-Where do you think the shipmate is taking the group of slaves in the upper left image? -Notice how the ribs of the children show through their skin, what do you think they are looking at? -Notice the expression on the mother's face as she holds her baby in the bottom image, what things might she be thinking at that moment?
How many of these structures owned by European countries do you think existed along the coast of Africa? Do any of these slave castles or forts still exist today?
How do you think the enslaved Africans feel as they near their destination in this foreign land? What do their facial expressions tell you? What will happen to these slaves once they are transferred to slave traders in America?
The men were typically chained together at the neck or ankles. Notice the armed guards, who are Africans, and the person being whipped, probably in punishment for trying to escape or for resisting enslavement.
"Those sold by the Blacks are for the most part prisoners of war, taken either in fight, or pursuit, or in the incursions they make into their enemies' territories; others stolen away by their own countrymen..."
Inspection and sale of a captive; an African man is being inspected for sale.
Notice that other African slaves carried out the punishment orders of the slaveholder; also notice the startled appearance of the English soldier
Historians estimate that between eleven to thirteen million Africans, or more, were forcibly taken from their homelands during the 400 years of slave trade, enduring the most inhumane treatment and living conditions imaginable. Why is the image so dark? Why are the bodies so close to each other? What is a reasonable explanation for the awkward position of the slaves in the middle image of this painting?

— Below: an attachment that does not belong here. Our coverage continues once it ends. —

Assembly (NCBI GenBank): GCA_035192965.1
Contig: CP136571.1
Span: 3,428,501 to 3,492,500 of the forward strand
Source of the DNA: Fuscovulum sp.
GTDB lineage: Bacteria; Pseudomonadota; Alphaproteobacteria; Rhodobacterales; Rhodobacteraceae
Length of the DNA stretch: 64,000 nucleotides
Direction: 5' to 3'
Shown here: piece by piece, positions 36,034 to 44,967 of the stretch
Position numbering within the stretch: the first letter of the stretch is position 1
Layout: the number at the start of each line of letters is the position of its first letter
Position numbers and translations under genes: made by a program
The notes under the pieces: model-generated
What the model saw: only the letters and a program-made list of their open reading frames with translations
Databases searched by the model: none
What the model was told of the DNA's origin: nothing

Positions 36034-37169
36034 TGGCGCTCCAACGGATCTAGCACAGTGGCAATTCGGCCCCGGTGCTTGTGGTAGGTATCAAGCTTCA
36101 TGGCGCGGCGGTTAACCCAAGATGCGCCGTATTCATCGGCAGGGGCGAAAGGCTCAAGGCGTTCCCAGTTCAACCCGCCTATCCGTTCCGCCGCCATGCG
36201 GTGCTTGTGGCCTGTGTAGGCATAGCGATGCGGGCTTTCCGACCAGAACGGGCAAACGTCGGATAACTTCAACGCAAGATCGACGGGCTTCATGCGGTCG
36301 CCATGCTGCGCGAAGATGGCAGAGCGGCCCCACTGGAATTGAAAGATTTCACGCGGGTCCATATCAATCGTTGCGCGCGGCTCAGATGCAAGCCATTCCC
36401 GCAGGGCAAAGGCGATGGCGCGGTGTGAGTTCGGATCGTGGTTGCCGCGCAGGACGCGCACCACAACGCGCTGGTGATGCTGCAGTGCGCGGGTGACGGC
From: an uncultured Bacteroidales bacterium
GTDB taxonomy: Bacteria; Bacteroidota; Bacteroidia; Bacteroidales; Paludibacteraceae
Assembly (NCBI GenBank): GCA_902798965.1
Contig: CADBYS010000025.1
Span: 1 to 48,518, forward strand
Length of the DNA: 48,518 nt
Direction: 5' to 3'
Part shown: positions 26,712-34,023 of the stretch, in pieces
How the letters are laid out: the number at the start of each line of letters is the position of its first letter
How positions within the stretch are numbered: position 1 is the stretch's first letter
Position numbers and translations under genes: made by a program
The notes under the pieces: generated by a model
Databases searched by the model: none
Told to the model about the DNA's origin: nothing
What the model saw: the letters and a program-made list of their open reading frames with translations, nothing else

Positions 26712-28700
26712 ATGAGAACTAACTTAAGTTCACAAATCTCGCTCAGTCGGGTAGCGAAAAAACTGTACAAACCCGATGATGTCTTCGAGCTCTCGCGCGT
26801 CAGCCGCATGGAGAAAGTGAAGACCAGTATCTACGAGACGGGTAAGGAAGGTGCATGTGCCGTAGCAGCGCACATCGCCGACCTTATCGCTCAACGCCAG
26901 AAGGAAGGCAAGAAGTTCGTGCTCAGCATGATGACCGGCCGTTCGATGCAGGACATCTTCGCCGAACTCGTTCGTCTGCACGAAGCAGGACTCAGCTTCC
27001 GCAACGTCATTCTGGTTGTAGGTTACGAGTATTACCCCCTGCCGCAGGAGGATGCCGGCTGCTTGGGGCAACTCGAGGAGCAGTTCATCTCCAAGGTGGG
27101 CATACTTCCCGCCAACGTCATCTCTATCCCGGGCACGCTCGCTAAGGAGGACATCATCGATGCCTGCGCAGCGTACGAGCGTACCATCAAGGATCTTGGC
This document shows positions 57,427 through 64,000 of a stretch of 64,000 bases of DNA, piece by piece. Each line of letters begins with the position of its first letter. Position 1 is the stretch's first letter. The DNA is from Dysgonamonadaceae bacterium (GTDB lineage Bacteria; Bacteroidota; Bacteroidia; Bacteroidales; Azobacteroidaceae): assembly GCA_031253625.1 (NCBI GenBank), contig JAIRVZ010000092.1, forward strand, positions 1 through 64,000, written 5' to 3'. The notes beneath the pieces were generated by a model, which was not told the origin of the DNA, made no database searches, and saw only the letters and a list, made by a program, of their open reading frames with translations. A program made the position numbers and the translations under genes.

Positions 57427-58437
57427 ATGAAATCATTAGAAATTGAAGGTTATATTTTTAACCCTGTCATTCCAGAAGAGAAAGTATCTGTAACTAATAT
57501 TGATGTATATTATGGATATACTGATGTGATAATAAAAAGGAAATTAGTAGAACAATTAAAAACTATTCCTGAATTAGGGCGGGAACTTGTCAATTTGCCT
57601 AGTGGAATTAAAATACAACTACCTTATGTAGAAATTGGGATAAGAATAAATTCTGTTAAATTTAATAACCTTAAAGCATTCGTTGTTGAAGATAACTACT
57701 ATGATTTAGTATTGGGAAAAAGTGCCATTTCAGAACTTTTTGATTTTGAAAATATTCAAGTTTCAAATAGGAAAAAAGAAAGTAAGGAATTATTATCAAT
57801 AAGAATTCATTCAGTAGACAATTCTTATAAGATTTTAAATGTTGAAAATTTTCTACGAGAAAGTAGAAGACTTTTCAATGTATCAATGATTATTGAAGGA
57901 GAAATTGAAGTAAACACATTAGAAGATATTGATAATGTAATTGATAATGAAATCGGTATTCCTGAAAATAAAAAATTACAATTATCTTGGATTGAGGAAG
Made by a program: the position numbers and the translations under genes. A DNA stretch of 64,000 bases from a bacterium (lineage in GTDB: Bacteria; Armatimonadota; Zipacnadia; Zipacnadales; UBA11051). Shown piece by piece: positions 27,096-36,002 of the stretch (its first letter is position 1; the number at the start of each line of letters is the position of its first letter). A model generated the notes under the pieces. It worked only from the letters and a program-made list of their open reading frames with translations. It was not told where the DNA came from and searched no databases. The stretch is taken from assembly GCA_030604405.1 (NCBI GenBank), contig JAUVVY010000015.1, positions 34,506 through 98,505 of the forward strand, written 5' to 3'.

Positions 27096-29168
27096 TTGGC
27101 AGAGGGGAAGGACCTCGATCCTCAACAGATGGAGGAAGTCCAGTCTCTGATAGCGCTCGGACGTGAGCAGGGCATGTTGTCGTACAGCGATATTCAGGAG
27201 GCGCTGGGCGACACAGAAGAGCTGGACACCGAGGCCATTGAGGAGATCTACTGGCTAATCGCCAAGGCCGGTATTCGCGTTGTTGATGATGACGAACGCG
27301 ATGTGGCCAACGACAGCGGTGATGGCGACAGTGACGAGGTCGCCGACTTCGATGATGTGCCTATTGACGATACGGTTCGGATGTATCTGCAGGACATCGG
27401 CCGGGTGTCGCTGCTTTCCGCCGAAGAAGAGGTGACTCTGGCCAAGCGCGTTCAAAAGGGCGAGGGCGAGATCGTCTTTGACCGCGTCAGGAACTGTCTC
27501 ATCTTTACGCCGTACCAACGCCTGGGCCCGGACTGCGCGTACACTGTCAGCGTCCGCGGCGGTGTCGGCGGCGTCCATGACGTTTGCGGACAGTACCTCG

Enslaved males were kept below deck most of the time. Usually once or twice a day, the men would be brought on deck where they were forced to dance, beat drums, and sing vigorously. It was believed that such dancing and singing helped keep spirits up and bodies fit.
It is estimated that more than 200,000 Africans were smuggled into the United States between 1808 and 1860. Slaves were usually taken on deck in small controlled groups during the day for fresh air and exercise. Returning to the dark, cramped, hull of the ship was surely dreaded by the captives.
Slavers who "tight-packed" their ships loaded as many men, women, and children as the ship could carry, operating on the assumption that a certain number would either sicken or die during the voyage. Captains who "loose-packed" their ships carried fewer slaves in the hope that the healthier conditions would reduce the impact of disease and death.
"I am resolved it is better to die than to be a white man's slave," said Joseph Cinquez (often written "Cinque"), a leader of the 1839 Amistad rebellion after the mutiny.
The scenes on either side of the central picture compare life in slavery to life in freedom. Enslaved blacks are sold apart from their families, and some are whipped and branded. In contrast, in freedom a black mother sends her children off to school, black men are paid fair wages, and white bosses treat black field hands with respect.